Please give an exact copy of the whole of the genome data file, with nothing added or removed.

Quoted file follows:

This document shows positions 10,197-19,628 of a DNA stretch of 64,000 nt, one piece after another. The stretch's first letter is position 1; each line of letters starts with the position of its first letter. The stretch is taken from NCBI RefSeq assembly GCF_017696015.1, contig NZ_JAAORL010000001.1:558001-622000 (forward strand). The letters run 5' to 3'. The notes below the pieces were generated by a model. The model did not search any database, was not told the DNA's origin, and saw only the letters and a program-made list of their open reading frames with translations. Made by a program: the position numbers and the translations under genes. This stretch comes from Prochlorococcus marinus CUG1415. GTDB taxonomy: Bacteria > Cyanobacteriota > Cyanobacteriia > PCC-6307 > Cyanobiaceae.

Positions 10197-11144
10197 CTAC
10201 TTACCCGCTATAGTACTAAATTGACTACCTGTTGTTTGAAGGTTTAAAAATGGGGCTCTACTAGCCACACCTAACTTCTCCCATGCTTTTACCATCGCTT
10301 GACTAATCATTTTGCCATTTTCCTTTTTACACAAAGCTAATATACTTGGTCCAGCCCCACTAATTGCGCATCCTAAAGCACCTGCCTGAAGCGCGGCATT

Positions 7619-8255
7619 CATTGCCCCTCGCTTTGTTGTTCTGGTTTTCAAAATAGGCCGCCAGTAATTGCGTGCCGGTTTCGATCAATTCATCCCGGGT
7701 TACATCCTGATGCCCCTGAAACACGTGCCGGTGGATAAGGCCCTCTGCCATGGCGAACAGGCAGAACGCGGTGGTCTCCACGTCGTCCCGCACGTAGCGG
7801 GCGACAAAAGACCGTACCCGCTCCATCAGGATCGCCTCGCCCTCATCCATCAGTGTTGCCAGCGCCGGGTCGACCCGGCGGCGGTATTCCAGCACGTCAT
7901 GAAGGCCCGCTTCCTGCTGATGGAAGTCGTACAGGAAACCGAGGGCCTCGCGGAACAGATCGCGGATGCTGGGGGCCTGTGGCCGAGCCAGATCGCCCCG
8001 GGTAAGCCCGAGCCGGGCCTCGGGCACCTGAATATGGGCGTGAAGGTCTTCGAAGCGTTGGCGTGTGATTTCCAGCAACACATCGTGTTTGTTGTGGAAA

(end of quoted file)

This document shows positions 10,197-19,628 of a DNA stretch of 64,000 nt, one piece after another. The stretch's first letter is position 1; each line of letters starts with the position of its first letter. The stretch is taken from NCBI RefSeq assembly GCF_017696015.1, contig NZ_JAAORL010000001.1:558001-622000 (forward strand). The letters run 5' to 3'. The notes below the pieces were generated by a model. The model did not search any database, was not told the DNA's origin, and saw only the letters and a program-made list of their open reading frames with translations. Made by a program: the position numbers and the translations under genes. This stretch comes from Prochlorococcus marinus CUG1415. GTDB taxonomy: Bacteria > Cyanobacteriota > Cyanobacteriia > PCC-6307 > Cyanobiaceae.

Positions 10197-11144
10197 CTAC
10201 TTACCCGCTATAGTACTAAATTGACTACCTGTTGTTTGAAGGTTTAAAAATGGGGCTCTACTAGCCACACCTAACTTCTCCCATGCTTTTACCATCGCTT
10301 GACTAATCATTTTGCCATTTTCCTTTTTACACAAAGCTAATATACTTGGTCCAGCCCCACTAATTGCGCATCCTAAAGCACCTGCCTGAAGCGCGGCATT

Positions 7619-8255
7619 CATTGCCCCTCGCTTTGTTGTTCTGGTTTTCAAAATAGGCCGCCAGTAATTGCGTGCCGGTTTCGATCAATTCATCCCGGGT
7701 TACATCCTGATGCCCCTGAAACACGTGCCGGTGGATAAGGCCCTCTGCCATGGCGAACAGGCAGAACGCGGTGGTCTCCACGTCGTCCCGCACGTAGCGG
7801 GCGACAAAAGACCGTACCCGCTCCATCAGGATCGCCTCGCCCTCATCCATCAGTGTTGCCAGCGCCGGGTCGACCCGGCGGCGGTATTCCAGCACGTCAT
7901 GAAGGCCCGCTTCCTGCTGATGGAAGTCGTACAGGAAACCGAGGGCCTCGCGGAACAGATCGCGGATGCTGGGGGCCTGTGGCCGAGCCAGATCGCCCCG
8001 GGTAAGCCCGAGCCGGGCCTCGGGCACCTGAATATGGGCGTGAAGGTCTTCGAAGCGTTGGCGTGTGATTTCCAGCAACACATCGTGTTTGTTGTGGAAA